Site of the Week
Posted: Fri 31 May, 2013 by: anthony-noel
Fetch Softworks’ website stands apart from the techie flavored neo sans trend preferred by most software developers and web professionals by using PampaType's Arlt, an unconventional, spicy text font.
Arlt Blanca, Arlt Blanca Italic, Arlt Gris, Arlt Gris Italic, Arlt Blanca Versalita & Arlt Gris Versalita by PampaType
Arlt is an intriguing choice for the headline and display type. A multifacted text face family built around a core of four styles (Blanca, Gris, Negra and Super Negra translate as light, regular, black and blacker than black), each with accompanying italic and small caps fonts, the full family includes titling variants — not used here incidentally — Deco forms, and seven versions with various levels of distressed outline.
As Arlt’s designer, Alejandro Lo Celso, says in the excellent extended description (click the "more" link):
"Arlt is a complex typeface. Its characters have vigorous counterforms. As individual shapes the letterforms can feel impulsive and capricious, but once they are combined into words, they look elegant and sober."
The three titling variants, which include an incised inline, were possibly a little too far out for Fetch’s purposes here. With tweaked spacing and finer contrast, they’re intended for larger settings like headlines, and with some attractive detailing they would work well in a genuine literary context, but here the designer probably felt the core text weights still had plenty of standout character.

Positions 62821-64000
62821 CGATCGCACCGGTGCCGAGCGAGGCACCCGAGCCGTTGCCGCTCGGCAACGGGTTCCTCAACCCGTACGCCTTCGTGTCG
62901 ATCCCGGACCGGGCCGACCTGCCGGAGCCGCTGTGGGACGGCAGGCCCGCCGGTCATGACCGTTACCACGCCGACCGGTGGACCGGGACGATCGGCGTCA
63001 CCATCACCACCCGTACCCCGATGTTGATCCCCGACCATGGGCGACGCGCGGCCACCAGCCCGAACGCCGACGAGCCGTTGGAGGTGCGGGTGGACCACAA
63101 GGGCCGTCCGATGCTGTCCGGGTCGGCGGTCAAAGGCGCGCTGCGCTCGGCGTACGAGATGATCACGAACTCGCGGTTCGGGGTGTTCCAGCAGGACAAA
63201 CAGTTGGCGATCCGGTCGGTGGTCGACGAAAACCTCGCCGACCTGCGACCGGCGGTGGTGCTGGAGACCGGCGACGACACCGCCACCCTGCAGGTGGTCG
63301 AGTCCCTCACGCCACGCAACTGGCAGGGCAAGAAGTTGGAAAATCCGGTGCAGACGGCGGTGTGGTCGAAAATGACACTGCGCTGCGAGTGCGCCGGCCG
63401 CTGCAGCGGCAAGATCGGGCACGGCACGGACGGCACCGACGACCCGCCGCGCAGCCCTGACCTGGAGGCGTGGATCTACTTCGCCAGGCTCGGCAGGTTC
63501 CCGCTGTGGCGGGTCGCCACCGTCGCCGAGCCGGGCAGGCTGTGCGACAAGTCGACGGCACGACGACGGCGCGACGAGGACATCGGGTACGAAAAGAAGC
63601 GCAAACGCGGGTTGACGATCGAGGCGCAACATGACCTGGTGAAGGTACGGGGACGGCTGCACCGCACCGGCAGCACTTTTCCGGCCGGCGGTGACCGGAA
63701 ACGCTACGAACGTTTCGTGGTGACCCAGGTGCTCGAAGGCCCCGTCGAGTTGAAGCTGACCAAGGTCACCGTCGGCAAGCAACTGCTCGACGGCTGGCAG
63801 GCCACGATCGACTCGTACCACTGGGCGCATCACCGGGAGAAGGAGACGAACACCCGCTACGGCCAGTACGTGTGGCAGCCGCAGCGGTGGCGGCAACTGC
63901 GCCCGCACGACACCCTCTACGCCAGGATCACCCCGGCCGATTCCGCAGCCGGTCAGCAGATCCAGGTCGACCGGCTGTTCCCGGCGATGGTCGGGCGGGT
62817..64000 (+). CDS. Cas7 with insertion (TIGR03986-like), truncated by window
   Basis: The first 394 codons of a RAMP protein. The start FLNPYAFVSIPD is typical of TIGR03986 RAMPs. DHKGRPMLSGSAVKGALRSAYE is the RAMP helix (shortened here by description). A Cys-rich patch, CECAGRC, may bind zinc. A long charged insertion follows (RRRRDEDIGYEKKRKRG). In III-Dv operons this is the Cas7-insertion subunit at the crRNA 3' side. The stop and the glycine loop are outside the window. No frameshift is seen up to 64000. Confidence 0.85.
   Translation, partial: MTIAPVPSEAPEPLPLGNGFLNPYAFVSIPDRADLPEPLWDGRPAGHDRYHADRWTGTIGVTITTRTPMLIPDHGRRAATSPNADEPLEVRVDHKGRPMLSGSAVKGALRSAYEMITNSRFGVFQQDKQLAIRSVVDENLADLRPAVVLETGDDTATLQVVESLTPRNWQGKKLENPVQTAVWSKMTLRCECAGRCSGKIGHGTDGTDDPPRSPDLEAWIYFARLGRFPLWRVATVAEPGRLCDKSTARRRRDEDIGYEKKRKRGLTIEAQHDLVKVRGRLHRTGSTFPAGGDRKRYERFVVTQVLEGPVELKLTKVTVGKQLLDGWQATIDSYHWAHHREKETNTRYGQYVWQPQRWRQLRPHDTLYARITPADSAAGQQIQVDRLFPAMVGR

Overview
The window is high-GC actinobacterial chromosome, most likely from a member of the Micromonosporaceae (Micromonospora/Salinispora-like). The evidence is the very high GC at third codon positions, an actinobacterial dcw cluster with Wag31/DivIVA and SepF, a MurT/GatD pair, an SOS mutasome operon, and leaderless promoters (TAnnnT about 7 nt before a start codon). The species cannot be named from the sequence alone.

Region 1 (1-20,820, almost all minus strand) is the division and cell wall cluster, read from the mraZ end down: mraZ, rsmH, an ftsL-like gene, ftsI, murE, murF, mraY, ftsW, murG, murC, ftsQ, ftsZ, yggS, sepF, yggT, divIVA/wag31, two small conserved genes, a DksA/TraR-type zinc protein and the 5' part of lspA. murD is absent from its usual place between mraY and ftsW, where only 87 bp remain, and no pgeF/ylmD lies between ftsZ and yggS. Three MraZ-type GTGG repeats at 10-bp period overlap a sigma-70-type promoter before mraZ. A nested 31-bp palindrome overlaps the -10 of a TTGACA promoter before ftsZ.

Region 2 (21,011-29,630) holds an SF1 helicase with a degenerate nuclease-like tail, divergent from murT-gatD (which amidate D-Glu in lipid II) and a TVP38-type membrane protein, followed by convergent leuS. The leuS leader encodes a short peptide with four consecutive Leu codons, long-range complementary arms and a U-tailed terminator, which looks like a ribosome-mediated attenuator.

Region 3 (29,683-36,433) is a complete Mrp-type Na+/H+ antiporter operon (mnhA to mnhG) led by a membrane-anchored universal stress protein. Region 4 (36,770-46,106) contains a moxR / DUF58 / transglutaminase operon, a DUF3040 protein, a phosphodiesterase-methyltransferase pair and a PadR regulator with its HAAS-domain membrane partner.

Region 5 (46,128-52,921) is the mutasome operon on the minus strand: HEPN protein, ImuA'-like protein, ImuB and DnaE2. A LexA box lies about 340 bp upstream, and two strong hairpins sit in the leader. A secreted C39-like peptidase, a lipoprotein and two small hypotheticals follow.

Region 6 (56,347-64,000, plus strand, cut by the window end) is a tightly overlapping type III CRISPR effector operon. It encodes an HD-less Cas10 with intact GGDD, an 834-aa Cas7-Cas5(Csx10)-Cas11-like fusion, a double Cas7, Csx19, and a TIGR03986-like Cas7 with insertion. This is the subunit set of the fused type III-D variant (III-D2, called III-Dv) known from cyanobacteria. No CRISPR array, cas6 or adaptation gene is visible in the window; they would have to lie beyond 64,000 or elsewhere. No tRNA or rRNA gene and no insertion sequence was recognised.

Fetch’s designer has found plenty of interesting ways to make Arlt work to its full potential. They’ve used the small caps font for page titles and made good use of all caps settings to create a dynamic hierarchy. The italic capital Q, seen here in an H3 header, is pretty wonderful.
Most notably though, visitors using any of the browsers that support OpenType features will see discretionary ligatures in the titles, such as the st combination in the headline for Fetch’s product page, as well as the more conventional ligatures such as the fi combination.
Discretionary ligatures have been enabled by using the font-feature-settings CSS property, and applying it to the body selector. As mentioned, support for OpenType features is limited, but normal ligatures can be turned on using the OptimizeLegibility property.
KOROLEV COMPRESSED LIGHT BY DEVICE FONTS
Korolev Compressed by Device Fonts is a geometric sans based on lettering found on Soviet propaganda posters. Its outline is probably derived from drawings made using a ruler and compass, and this geometric character is more in line with the contemporary fashion popular with software developers and web- and technology-based brands.
In contrast to Arlt though, it is used only occasionally and doesn’t contribute much to the overall aesthetic. Its main function is a label, appearing as tab on the project pages as a way to navigate between the two products, and is used in a vertical stack for date blocks on news and blog post entries.
Proxima Nova by Mark Simonson
Visually, Proxima Nova is the least prominent of the three webfonts in use, but it does perform an important function as the typeface used for all navigation elements, in the main and secondary menu blocks and in the links to product download, purchase and support pages.